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4.3. Relationship to the wider literature

Our conclusions as to the time course over which acupuncture seems to provide benefits differ to some extent from data reported in a number of previous systematic reviews of acupuncture for chronic pain based on summary.1,2,7,11,12,13,21,23,28,29,31 The critical difference between the current article and previous reviews is that the latter reviews did not directly evaluate the time course of acupuncture effects. When a previous review reports that results were significant at an early time point, but not at a later time point, this cannot be taken as evidence that results changed over time. There are several reasons why significance may change even if underlying effects do not. The most obvious is if the number of patients changes over time due to drop out. For instance, a trial with 150 patients per group and a 0.25 SD difference between groups at posttreatment would be statistically significant (P = 0.031). If results were identical at a 6-month follow-up, but 25% of patients dropped out, the P value would be 0.063. Alternatively, if there was no drop out and no changes in mean pain scores, but longer follow-up was associated with a 25% increase in SD, perhaps associated with greater variability of pain over time, the P value would again be nonsignificant (P = 0.084). In both cases, the effects of treatment persist, and an analysis directly testing trends over time would confirm this finding; taking the approach of the conventional reviews and indirectly assessing change over time by separate inference at different time points would lead to incorrect conclusions regarding the time course of underlying effects. We are the first systematic review to directly analyze change over time using appropriate methods for longitudinal data.

Differences between our results and the previously published systematic reviews can be illustrated by taking as an example the review by Furlan et al.12 who found that “acupuncture did not significantly differ from placebo in improving pain intensity scores” for low back and neck pain. In our meta-analysis, we used different inclusion criteria to select trials for review, which included the multiple pain conditions of headache/migraine, osteoarthritis, and low back and neck pain, whereas Furlan only included low back and neck pain. Our more strict inclusion criteria required evidence of unambiguous allocation concealment, leading to our inclusion of only higher quality trials, which are less likely to be susceptible to bias. The critical difference, however, between the analysis we present here and the analyses of Furlan et al. is that they did not directly address the time course of acupuncture effects. Their analyses were limited to those trials that measured similar outcomes during approximately the same periods. We obtained patient data from all eligible trials and performed an individual patient data meta-analysis within which we were able to standardize and compare multiple types of outcome. Because we had individual patient data, we were able to incorporate outcomes measured at all time points from all trials into one analysis, rather than drawing conclusions from multiple separate analyses and we therefore conducted an analysis that directly addressed the question at hand.

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4.4. Implications for research and practice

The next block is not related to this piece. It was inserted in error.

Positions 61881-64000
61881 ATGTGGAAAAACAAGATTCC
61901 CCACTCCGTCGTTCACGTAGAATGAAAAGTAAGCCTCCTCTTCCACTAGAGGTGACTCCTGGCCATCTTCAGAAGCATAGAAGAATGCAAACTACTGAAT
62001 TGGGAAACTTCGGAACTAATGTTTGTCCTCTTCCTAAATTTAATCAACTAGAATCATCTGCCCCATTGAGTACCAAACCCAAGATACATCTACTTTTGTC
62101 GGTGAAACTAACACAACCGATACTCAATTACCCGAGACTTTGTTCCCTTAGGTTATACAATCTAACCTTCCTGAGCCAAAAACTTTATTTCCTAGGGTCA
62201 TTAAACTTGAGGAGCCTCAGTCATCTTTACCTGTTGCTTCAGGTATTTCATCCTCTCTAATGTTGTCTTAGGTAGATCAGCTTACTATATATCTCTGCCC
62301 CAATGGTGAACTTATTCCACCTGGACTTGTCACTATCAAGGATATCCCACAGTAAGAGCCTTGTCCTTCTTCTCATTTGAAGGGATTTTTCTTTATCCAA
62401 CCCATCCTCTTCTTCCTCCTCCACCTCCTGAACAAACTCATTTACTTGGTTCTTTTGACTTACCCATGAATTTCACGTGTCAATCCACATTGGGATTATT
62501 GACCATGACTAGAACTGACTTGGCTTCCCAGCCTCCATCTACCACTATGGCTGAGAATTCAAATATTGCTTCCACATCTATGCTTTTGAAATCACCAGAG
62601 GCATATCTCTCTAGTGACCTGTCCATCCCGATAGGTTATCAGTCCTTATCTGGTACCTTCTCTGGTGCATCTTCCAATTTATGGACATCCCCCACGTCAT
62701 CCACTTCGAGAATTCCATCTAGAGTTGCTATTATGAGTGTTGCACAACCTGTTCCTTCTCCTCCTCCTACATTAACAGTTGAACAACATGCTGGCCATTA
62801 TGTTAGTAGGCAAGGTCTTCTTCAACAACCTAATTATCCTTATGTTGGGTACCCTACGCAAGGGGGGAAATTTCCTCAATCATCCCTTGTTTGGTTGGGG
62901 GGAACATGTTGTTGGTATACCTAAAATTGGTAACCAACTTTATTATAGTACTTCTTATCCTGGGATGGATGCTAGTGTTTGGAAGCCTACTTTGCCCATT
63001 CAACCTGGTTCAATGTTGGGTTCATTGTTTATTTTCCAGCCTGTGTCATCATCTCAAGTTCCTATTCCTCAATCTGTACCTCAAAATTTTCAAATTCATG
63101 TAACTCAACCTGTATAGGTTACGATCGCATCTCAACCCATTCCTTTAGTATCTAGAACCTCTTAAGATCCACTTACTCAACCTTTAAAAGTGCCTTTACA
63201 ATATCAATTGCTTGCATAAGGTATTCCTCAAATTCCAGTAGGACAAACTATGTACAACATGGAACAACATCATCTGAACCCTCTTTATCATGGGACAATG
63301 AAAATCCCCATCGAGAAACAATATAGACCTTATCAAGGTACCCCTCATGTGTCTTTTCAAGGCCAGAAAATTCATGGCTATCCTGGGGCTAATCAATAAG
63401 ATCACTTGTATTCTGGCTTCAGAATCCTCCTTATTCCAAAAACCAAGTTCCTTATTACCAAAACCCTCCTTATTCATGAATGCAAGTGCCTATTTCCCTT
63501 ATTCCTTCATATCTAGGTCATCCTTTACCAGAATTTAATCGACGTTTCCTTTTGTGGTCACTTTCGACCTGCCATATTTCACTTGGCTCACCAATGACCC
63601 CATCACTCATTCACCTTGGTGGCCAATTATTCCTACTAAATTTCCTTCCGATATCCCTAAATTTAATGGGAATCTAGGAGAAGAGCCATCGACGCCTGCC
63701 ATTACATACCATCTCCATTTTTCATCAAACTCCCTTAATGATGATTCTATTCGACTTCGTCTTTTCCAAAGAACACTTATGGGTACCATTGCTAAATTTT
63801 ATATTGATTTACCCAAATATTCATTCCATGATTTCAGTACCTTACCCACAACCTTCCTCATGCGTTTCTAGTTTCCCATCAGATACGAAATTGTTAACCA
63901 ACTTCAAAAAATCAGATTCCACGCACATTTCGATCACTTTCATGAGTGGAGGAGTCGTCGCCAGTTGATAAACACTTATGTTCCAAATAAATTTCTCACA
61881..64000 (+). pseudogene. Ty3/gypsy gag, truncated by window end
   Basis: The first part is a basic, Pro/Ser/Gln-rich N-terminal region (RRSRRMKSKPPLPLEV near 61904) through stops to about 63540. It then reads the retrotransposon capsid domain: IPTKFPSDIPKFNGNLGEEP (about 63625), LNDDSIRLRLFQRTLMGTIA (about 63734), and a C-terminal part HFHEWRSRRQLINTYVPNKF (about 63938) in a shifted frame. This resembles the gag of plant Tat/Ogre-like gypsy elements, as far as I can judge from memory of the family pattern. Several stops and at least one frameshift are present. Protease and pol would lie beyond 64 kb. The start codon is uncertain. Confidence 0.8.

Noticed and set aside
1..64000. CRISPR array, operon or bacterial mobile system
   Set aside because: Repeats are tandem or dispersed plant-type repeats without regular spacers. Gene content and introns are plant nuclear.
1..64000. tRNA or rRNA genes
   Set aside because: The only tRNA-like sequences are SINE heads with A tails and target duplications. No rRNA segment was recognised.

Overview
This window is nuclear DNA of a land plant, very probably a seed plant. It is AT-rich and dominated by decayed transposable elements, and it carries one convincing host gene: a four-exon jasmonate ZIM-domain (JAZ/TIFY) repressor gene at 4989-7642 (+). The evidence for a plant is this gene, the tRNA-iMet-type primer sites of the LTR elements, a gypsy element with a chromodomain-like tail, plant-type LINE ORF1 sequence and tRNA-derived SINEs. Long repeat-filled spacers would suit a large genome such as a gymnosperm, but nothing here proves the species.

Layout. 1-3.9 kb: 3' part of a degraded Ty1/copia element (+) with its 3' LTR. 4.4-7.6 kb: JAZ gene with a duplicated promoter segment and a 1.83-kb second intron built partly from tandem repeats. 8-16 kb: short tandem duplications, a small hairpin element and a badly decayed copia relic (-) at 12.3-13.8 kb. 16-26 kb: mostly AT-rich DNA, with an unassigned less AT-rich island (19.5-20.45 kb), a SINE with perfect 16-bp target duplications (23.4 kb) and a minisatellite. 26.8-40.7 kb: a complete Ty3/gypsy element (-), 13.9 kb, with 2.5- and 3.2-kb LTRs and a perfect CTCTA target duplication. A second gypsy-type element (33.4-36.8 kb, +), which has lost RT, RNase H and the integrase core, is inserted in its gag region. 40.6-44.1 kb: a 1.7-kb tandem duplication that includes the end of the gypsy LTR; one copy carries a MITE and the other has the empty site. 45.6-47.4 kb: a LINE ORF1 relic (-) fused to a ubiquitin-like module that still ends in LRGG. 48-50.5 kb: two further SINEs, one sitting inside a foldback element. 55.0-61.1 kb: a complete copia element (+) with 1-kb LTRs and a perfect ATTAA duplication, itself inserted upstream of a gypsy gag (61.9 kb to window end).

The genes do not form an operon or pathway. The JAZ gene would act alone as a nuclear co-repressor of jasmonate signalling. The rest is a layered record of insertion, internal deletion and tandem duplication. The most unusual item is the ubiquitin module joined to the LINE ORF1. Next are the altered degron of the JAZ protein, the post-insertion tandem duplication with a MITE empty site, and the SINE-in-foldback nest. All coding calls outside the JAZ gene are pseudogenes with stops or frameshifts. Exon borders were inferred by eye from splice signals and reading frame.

The major clinical implication of our findings is that we can reassure chronic pain patients considering acupuncture that any treatment benefit does persist after the end of treatment. This is naturally also a consideration for other clinicians who may refer patients for acupuncture. A concern for such clinicians and their patients is that they may go through the time, trouble, and expense of a course of acupuncture treatment, but then regress to having the same amount of pain shortly after treatment ends. This cannot be assumed, given the evidence that the effects of acupuncture for chronic pain persist for at least a year. A possible exception is neck pain, as we saw some evidence that differences between acupuncture and sham decrease over time for this condition.

Our findings also have implications on cost-effectiveness studies that use utility measures. Such studies calculate benefit, in terms of increase in quality-adjusted life years (QALYs) associated with an intervention, and divide by the increase in cost associated with that intervention. Increase in QALYs depends on a “time horizon” for treatment effectiveness. In many cost-effectiveness studies on acupuncture, this time horizon is given as the length of follow-up, effectively assuming that the benefits of acupuncture disappear completely the moment that a patient completes their final questionnaire or follow-up assessment. Changing the time horizon dramatically impacts cost-effectiveness. In the case of a trial with the final follow-up at 3 months, but using a time horizon of 12 months (a minimum based on our data) rather than a time horizon of 3 months, would reduce the cost per QALY by 75%.

In terms of future prospective research, it is clear that further studies should continue to measure outcomes beyond the end of acupuncture treatment, at least at 12 months follow-up and, ideally, beyond. In one Acupuncture Trialists' Collaboration study,37 the average duration of chronic pain in the study cohort was over 20 years. It surely behoves the research community to adequately fund studies to assess long-term outcomes in patients with chronic pain. Given the discrepant results for chronic neck pain, future studies could focus specifically on the time course of acupuncture for this type of pain. Moreover, there is a case for exploring the biological plausibility of physiological changes in substudies embedded within clinical trials to provide a mechanistic explanation of the longer terms benefits associated with acupuncture. It is also plausible that the sustained effects of acupuncture may be explained by, as yet unspecified and unmeasured, treatment-mediating factors.